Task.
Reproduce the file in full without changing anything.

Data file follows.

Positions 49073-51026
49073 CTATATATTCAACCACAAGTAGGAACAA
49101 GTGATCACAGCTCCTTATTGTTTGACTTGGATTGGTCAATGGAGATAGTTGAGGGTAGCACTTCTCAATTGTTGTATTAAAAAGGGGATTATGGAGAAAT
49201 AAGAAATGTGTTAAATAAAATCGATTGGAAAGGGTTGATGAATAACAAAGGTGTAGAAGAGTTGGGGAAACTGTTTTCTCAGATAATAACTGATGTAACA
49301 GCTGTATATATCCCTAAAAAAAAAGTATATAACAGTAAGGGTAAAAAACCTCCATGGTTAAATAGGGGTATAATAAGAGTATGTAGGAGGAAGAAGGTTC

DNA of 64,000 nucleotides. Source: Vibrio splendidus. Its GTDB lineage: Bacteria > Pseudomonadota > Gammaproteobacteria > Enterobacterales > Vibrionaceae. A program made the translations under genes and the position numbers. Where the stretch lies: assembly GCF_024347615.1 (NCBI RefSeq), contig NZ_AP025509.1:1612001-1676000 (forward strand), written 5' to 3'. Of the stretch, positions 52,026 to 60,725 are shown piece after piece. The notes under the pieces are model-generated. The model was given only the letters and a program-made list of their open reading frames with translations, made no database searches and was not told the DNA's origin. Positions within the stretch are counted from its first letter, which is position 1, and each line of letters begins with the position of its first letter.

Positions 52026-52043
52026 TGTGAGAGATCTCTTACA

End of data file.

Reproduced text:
Positions 49073-51026
49073 CTATATATTCAACCACAAGTAGGAACAA
49101 GTGATCACAGCTCCTTATTGTTTGACTTGGATTGGTCAATGGAGATAGTTGAGGGTAGCACTTCTCAATTGTTGTATTAAAAAGGGGATTATGGAGAAAT
49201 AAGAAATGTGTTAAATAAAATCGATTGGAAAGGGTTGATGAATAACAAAGGTGTAGAAGAGTTGGGGAAACTGTTTTCTCAGATAATAACTGATGTAACA
49301 GCTGTATATATCCCTAAAAAAAAAGTATATAACAGTAAGGGTAAAAAACCTCCATGGTTAAATAGGGGTATAATAAGAGTATGTAGGAGGAAGAAGGTTC

DNA of 64,000 nucleotides. Source: Vibrio splendidus. Its GTDB lineage: Bacteria > Pseudomonadota > Gammaproteobacteria > Enterobacterales > Vibrionaceae. A program made the translations under genes and the position numbers. Where the stretch lies: assembly GCF_024347615.1 (NCBI RefSeq), contig NZ_AP025509.1:1612001-1676000 (forward strand), written 5' to 3'. Of the stretch, positions 52,026 to 60,725 are shown piece after piece. The notes under the pieces are model-generated. The model was given only the letters and a program-made list of their open reading frames with translations, made no database searches and was not told the DNA's origin. Positions within the stretch are counted from its first letter, which is position 1, and each line of letters begins with the position of its first letter.

Positions 52026-52043
52026 TGTGAGAGATCTCTTACA